Tax protest- Rally rips proposed tax shift- Warren Wilkes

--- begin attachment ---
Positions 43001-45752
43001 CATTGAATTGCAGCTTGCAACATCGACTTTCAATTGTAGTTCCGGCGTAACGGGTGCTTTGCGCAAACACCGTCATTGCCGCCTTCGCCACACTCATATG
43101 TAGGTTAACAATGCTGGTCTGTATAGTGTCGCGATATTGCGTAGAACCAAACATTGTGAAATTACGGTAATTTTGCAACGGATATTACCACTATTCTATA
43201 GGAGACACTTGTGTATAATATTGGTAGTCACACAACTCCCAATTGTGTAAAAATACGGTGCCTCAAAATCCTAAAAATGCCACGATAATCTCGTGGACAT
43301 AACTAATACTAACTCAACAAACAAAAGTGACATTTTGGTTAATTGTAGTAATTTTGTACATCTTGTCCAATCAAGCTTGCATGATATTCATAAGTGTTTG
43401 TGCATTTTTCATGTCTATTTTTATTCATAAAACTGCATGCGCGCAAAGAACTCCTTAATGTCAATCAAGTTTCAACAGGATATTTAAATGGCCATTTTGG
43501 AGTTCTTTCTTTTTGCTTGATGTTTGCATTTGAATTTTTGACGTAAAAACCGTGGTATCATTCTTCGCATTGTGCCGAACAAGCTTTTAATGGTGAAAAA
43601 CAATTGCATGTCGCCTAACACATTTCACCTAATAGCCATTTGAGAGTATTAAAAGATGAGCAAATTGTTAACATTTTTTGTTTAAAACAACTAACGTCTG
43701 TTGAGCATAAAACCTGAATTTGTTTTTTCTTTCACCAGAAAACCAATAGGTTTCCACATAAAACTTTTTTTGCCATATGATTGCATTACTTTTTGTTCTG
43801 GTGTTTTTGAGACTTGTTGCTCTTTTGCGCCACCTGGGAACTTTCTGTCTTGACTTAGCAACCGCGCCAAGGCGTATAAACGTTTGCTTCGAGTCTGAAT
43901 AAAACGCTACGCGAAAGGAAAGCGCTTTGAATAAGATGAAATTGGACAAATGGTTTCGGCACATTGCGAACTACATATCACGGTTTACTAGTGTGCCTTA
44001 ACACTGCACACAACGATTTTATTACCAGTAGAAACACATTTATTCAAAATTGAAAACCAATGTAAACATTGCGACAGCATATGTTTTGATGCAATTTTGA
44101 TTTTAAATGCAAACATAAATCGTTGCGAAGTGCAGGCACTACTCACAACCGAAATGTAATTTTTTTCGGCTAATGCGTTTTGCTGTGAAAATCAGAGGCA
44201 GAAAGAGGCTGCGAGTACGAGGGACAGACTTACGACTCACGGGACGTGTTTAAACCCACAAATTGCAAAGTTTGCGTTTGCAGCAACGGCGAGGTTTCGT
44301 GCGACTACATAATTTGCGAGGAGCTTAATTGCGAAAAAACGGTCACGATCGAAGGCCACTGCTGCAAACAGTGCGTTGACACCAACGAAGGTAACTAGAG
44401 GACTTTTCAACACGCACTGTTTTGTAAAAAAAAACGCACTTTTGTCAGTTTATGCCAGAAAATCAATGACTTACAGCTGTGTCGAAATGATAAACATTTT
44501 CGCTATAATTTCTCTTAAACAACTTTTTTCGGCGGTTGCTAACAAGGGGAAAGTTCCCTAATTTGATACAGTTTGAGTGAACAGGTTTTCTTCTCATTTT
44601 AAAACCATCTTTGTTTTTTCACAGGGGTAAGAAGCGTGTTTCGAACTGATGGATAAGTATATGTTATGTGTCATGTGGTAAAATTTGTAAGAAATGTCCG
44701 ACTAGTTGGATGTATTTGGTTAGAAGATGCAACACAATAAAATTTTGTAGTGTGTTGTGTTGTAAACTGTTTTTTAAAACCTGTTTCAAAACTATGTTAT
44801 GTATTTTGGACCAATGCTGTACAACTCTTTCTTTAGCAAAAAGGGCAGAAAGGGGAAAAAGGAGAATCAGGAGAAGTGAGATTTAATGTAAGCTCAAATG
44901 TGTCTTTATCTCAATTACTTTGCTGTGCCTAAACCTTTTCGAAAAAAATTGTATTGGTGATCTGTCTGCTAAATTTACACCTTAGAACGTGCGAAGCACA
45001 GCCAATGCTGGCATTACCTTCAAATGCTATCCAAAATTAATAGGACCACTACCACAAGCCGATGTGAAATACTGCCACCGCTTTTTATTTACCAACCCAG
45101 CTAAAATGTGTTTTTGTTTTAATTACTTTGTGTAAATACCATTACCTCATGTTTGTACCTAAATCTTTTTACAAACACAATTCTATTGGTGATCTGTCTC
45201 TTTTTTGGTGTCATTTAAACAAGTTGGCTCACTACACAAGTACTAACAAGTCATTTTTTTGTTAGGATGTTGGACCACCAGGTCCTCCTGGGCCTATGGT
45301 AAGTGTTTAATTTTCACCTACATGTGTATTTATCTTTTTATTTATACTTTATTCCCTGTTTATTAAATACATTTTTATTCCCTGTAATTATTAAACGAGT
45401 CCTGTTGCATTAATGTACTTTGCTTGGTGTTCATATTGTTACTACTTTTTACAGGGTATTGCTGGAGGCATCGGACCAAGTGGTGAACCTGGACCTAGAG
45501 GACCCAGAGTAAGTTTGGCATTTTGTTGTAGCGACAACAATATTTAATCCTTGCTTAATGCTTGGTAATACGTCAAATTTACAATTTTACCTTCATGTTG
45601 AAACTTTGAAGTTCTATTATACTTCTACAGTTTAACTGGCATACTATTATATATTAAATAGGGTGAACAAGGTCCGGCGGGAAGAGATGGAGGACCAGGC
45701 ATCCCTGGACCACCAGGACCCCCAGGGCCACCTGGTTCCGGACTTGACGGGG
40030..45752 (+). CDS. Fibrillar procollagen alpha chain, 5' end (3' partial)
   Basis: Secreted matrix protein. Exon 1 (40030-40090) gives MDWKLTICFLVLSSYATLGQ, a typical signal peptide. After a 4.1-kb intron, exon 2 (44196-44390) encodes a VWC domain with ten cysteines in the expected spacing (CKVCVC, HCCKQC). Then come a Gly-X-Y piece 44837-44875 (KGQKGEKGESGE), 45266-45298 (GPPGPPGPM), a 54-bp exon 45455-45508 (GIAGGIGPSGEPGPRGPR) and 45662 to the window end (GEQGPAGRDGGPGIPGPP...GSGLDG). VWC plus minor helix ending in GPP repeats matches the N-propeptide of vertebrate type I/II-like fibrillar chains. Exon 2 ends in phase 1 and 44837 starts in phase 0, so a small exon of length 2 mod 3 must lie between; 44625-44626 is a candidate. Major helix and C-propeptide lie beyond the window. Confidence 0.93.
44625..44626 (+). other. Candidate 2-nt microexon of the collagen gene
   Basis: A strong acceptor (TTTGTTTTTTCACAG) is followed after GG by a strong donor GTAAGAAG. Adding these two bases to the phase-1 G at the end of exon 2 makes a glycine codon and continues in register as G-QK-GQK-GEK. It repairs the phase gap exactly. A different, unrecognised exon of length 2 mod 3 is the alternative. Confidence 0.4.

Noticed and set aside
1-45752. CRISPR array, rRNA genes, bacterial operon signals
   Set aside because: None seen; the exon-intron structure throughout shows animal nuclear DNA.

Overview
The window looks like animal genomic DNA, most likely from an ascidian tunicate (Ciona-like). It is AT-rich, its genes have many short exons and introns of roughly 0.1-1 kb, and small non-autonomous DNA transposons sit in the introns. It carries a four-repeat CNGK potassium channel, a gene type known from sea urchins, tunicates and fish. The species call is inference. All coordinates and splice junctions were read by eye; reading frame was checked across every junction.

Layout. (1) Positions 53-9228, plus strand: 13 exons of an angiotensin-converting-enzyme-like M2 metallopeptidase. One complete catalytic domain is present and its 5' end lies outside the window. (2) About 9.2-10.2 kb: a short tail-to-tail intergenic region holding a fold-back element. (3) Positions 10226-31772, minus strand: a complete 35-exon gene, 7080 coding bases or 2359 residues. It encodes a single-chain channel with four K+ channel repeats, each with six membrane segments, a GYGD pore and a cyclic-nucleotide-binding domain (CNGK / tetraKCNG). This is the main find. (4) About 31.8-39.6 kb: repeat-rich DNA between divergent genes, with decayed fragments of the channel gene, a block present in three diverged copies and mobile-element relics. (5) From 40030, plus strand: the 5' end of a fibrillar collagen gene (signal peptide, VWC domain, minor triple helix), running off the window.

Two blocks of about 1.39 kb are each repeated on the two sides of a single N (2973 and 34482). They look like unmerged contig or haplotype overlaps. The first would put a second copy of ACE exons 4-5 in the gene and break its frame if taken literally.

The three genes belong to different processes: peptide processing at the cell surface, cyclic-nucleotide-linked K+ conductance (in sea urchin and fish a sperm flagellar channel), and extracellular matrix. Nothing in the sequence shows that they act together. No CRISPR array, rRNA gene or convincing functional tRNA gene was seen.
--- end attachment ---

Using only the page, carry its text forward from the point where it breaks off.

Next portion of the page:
Rally rips proposed tax shift By DAVID RICHIE Of The Press-Tribune SACRAMENTO A series of speakers lashed Gov. Pete Wilson and predicted dire consequences Wednesday during a Capitol rally against the proposed shifting of $2.6 billion in property taxes away from local government. About l.OOOlocal government employees, elected officials and residents who depend on local social services attended the rally. They were urged to take their concerns inside and demand answers from their state legislators. Alameda County Supervisor Keith Carson said an estimated 55,000 people may lose their jobs if the tax shift is allowed to happen. "Governor Wilson can make this state go into bankruptcy if he takes our tax money," Carson said. Another possible economic impact was discussed by Clifford Allenby, former secretary of the state Health and Welfare Agency, who now handles governmental affairs for the California Building Industry Association. Allenby pointed out that each newhomebuiltbrings with it an additional need for local government services supposedly covered by local property taxes. "If it is redistributed, each home built will not bring money for services, it will only bring problems," Allenby said. "If this property tax shift or rip-off or whatever you want to call it is allowed to occur, it will strangle our industry." Police and fire services may also be crippled. Warren Wilkes, chief of the Ebbetts Pass Fire District in Calaveras County, predicted that many rural fire departments may be forced to close stations and cut back on personnel. Joint efforts between rural and state firefighters suppress hundreds of wildfires each year that have the potential to roar out of control and turn into major blazes. Once a conflagration like the Old Gulch Fire last year in Calaveras starts, local agencies rely on mutual aid from firefighters throughout the state. That mutual aid safety net may also he weakened by the prop- n it -J mm i"i 1 ur 9 t iip! mmm i mge-rwm it- . - "'" , J . . .... ., : 1 If f. Jim Denman Press-Tribune Protesters crowd around the north steps of the State Capitol Wednesday listening as problems are predicted if $2.6 billion in local property tax money is shifted to state government. erty tax shift, according to Wilkes. Sacramento County Supervisor Gran tl and Johnson said the proposed property tax shift is indicative of a malaise evident in not just the governor's office but throughout the state government system. He noted that the real services for mental health, substance abuse and other problems are provided on the local level. State agencies dealing with those problems may be duplicative and ripe for trimming, Johnson suggested. Johnson also said that state budgeteers should maintain the extra half-cent sales tax. "If you are serious about reforms, make some reforms restructure state government," Johnson said. "These guys don't have a clue. It's like the yellow brick road runs right up their backs." Despite all the noise outside, it was business as usual in the fifth floor offices of Assemblyman David Knowles. The assemblyman was out of the office, hopping between committee meetings and scheduled ap pearances, according to Rick Staats, Knowles' district director. Knowles is on record opposing the property tax shift but he also opposes maintaining the half cent sales tax. Knowles' staff was expecting a busy afternoon. Don Lunsford, Placer County chief executive, attended the rally. Noting that he saw the rally on a CNN news program Wednesday night, Lunsford said that media coverage of the issue may be the most important result.